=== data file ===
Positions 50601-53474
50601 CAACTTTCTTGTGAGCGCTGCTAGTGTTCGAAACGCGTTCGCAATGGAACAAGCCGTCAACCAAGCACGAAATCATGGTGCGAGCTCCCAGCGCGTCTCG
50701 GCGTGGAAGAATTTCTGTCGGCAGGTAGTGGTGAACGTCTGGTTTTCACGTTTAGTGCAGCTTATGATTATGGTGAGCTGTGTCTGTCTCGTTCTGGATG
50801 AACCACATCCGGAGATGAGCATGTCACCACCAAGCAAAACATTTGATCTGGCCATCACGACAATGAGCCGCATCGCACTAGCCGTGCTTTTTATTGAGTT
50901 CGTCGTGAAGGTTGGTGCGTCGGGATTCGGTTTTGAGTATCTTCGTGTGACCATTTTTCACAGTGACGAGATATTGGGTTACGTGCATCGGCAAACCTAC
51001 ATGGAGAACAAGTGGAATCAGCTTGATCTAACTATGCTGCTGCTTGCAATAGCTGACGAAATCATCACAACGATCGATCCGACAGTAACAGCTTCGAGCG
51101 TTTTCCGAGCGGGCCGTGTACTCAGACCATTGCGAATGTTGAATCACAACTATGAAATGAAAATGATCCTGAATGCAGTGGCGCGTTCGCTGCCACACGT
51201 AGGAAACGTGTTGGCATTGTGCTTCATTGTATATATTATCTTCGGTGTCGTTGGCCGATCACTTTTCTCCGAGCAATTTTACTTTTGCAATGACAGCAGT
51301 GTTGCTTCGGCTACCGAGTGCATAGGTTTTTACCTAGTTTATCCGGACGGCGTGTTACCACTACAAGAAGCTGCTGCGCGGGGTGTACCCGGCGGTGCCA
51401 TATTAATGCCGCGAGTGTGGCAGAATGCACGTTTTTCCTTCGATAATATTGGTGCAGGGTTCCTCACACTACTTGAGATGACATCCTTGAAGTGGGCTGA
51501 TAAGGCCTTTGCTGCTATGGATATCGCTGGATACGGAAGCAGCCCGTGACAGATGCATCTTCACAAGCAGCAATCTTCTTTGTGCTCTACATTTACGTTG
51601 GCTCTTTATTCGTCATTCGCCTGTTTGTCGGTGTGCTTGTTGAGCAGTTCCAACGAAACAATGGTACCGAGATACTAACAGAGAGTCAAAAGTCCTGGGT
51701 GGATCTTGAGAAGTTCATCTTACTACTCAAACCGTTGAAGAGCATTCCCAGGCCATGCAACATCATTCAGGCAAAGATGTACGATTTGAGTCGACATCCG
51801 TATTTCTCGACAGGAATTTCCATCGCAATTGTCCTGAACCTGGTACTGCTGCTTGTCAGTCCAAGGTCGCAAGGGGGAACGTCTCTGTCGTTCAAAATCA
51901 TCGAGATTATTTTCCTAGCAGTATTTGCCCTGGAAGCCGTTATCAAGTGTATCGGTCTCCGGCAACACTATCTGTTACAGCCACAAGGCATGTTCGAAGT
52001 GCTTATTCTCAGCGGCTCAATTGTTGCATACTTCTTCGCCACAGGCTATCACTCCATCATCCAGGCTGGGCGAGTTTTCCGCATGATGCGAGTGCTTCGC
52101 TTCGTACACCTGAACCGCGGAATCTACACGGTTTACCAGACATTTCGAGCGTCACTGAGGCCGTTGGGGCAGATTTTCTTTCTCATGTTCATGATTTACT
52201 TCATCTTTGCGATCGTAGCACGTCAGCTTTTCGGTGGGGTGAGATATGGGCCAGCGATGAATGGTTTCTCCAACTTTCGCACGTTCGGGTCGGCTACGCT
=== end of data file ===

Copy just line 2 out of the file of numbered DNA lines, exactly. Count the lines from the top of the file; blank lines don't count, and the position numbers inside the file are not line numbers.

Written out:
50601 CAACTTTCTTGTGAGCGCTGCTAGTGTTCGAAACGCGTTCGCAATGGAACAAGCCGTCAACCAAGCACGAAATCATGGTGCGAGCTCCCAGCGCGTCTCG